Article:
Alzheimer’s Disease: It Is Time to Join the Fight

By Jeffrey M. Burns, MD, neurologist

Jeffrey Burns, MDAlzheimer’s disease is a diagnosis physicians are loath to communicate. It is common to dismiss symptoms as natural signs of aging and assume treatment will not make a difference. But some treatments can have benefits. Physicians can help their patients by recognizing, diagnosing and treating the disease and encouraging them to join the fight against it by participating in research.

Recognition is key

Listening to family members discuss the patient’s behavior is the first step. The earliest, most accurate detector is someone who lives with the patient. Primary care physicians can best recognize the disease through a full, uninhibited history from a family member, without the patient present.

Patients themselves can easily fall into denial and assume everyone has memory complaints as they age. We must not presuppose that everyone declines with age. Ageism is a mistaken bias.

Low-tech diagnosis

Patient history is still the most important diagnostic tool, followed by MRI or CT and blood testing for B12 and thyroid function to rule out other potential causes.

Treatments that make a difference

Two types of medication are approved for treatment. The first is cholinesterase inhibitors, such as Aricept® or donepezil, which can help stop acetylcholine from breaking down. These are the standard of care in early stages of the disease.

The FDA also has approved the addition of Namenda® or memantine hydrochloride at moderate or severe stages of the disease; it is not effective in earlier stages. This drug blocks the action of glutamate.

No medication can stop disease progression, but they can slow it down. They also can result in behavioral benefits, such as lessened agitation and better cooperation.

We often argue about how much help these drugs provide. They clearly do not help enough, and we must seek better treatments. Most importantly, we must learn more about prevention. And that is where community physicians can play a vital role.

Although the number of patients with Alzheimer’s is rapidly increasing, we are experiencing a chronic shortage of participants for clinical trials and research. Those who are interested must be urged to join the fight.

Prevention research shows promise

Many studies – including those conducted by the University of Kansas Medical Center – have shown that what is good for the heart is generally good for the brain. So patients interested in lowering their risk for Alzheimer’s should follow the classic advice for improving heart health:
  • Get regular, moderate exercise
  • Eat a heart-healthy diet
  • Control hypertension
  • Manage BMI
  • Control cholesterol

Leading research on exercise effects

A major theme of our research is prevention through risk-factor reduction – namely exercise. We just completed two NIH-funded, randomized, controlled clinical trials to examine the effect of aerobic exercise on cognitive function and biomarkers. A six-month dose-response trial (n=101) suggests cognitive benefits at low doses of aerobic exercise (75 minutes per week), and the benefits may increase with exercise dose. The best predictor of cognitive gain, however, is increased cardiorespiratory fitness (VO2 peak). The optimal exercise “dose” may thus be individualized to maximize gains in fitness rather than time spent training.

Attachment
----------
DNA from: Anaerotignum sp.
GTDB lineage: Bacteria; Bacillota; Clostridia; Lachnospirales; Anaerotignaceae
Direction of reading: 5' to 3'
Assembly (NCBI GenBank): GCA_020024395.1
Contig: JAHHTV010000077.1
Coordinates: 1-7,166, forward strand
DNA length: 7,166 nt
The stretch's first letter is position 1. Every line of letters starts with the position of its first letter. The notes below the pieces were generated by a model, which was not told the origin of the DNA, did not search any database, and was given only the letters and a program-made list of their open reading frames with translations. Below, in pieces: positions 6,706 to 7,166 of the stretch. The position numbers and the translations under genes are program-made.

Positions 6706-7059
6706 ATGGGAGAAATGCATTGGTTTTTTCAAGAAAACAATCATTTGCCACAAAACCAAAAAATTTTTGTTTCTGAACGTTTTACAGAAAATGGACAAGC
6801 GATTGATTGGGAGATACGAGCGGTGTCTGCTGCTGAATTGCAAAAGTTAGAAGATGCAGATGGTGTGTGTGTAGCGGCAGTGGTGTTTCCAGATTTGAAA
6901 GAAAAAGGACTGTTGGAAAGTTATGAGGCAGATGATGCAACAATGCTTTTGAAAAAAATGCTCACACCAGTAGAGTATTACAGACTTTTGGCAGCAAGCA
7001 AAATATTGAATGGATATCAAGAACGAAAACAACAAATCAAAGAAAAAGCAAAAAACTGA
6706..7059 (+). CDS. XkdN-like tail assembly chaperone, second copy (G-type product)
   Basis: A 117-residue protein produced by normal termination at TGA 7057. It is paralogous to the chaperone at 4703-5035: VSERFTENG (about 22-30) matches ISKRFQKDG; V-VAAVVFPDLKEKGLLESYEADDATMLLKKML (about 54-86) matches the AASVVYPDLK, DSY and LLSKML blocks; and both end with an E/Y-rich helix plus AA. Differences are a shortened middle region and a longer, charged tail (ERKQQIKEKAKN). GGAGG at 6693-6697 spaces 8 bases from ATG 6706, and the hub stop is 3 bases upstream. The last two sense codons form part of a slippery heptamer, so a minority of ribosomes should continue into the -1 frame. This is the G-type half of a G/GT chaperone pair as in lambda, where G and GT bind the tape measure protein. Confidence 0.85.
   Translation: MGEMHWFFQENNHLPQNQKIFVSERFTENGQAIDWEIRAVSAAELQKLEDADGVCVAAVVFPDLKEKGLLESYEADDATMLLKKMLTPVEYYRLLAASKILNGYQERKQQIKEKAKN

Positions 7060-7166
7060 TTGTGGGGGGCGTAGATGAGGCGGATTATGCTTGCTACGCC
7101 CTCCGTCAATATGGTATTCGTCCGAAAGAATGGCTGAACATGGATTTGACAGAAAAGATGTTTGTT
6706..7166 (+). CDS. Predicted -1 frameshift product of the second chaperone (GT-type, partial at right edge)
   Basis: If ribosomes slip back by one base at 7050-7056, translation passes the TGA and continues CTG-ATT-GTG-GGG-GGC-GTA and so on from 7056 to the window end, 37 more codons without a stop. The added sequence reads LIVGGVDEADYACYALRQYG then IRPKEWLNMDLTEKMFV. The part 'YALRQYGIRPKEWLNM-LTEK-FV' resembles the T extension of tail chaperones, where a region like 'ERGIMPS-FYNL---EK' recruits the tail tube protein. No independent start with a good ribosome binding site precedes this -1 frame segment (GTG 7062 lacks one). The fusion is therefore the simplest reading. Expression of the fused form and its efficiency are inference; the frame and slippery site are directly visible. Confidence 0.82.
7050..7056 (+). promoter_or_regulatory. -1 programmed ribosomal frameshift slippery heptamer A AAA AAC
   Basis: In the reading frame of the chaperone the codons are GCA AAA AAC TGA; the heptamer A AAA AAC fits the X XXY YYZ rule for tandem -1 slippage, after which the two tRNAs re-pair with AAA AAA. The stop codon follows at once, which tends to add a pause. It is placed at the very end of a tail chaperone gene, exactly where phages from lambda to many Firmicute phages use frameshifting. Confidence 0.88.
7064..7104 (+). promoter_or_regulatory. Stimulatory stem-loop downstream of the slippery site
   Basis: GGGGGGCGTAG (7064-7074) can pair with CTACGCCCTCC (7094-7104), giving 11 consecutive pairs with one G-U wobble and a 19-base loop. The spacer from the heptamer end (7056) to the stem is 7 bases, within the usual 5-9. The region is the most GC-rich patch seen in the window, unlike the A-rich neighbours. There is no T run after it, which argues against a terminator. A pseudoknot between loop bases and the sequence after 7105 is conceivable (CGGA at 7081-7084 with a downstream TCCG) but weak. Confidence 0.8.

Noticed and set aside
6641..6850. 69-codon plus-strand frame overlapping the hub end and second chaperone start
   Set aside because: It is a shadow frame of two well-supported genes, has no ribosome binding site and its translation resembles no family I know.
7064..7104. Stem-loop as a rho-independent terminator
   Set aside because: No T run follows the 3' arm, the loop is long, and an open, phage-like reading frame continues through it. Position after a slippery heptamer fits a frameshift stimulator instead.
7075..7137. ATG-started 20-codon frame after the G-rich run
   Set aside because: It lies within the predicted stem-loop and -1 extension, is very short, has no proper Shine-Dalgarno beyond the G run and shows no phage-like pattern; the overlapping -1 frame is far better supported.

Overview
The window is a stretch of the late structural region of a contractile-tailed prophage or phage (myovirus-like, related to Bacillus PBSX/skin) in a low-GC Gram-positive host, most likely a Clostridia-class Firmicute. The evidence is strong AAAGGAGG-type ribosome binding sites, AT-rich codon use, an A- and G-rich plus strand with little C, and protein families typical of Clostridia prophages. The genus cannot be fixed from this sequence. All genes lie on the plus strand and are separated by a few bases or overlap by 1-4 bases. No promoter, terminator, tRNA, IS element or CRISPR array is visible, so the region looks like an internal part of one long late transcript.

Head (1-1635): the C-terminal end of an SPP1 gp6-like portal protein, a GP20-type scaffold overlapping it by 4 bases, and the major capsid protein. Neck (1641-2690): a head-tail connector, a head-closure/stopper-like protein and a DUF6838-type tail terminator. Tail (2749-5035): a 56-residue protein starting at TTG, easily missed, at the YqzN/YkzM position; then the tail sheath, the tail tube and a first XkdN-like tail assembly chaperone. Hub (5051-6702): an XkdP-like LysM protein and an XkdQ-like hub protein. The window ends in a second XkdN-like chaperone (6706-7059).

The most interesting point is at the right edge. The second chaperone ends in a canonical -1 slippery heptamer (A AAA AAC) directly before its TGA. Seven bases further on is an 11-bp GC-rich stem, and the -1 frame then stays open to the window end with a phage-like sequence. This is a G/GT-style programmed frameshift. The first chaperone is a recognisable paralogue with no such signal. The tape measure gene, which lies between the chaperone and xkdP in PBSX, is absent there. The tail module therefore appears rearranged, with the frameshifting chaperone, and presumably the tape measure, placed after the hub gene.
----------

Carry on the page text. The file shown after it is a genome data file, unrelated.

Another trial of exercise in individuals with early Alzheimer’s disease (n=43) suggests that aerobic exercise moderates hippocampal atrophy and thus may influence the neurodegenerative process. Our recently initiated RCT assesses the effect of exercise on biomarkers (brain atrophy and in-vivo amyloid load) among those in the preclinical Alzheimer’s disease stage.

Exercise also may reduce risk in asymptomatic patients

We are the first organization in the world to research the effects of exercise as a predictor of future disease in people who have an abnormal amyloid load with normal brain function.

One in three people over age 65 have abnormal amyloid plaque buildup. But not all of them get Alzheimer’s disease. We are also conducting a one-year study on whether exercise can affect the risk for these people. We will continue recruiting for this study through 2018.

In addition, we are participating in the national A-4 study of a new anti-amyloid drug in asymptomatic patients.

Prevention program targets interested patients

In addition to research, the University of Kansas Alzheimer’s Disease Center sponsors Smart Aging classes to take this knowledge about lifestyle factors and other means to improve and maintain brain health and pass it on to members of the community.

Graduate students present the material and help ensure that class attendees follow some of the advice they receive. They assist interested seniors in sorting through a deluge of information and recommendations in the media and elsewhere.

How can we help?

The Alzheimer’s Disease Center is here to develop new drugs and test new prevention strategies. Referral to our Memory Care Clinic is not required for consideration for a trial. Interested patients can simply call the research number, 913-588-0555, or fill out a form online at, and a recruitment coordinator will work with them to determine eligibility and obtain the necessary records.

Dr. Burns is a board-certified neurologist at The University of Kansas Hospital. He also serves as the Edward H. Hashinger professor of neurology at the Alzheimer’s Disease Center at the University of Kansas Medical Center. Dr. Burns is the co-director of the University of Kansas Alzheimer’s Disease Center and also directs the Frontiers Clinical and Translational Science Unit and the Alzheimer and Memory Care Clinic.

To consult with one of our neurologists, please call 913-588-5862, or toll free 877-588-5862. Or, contact us online.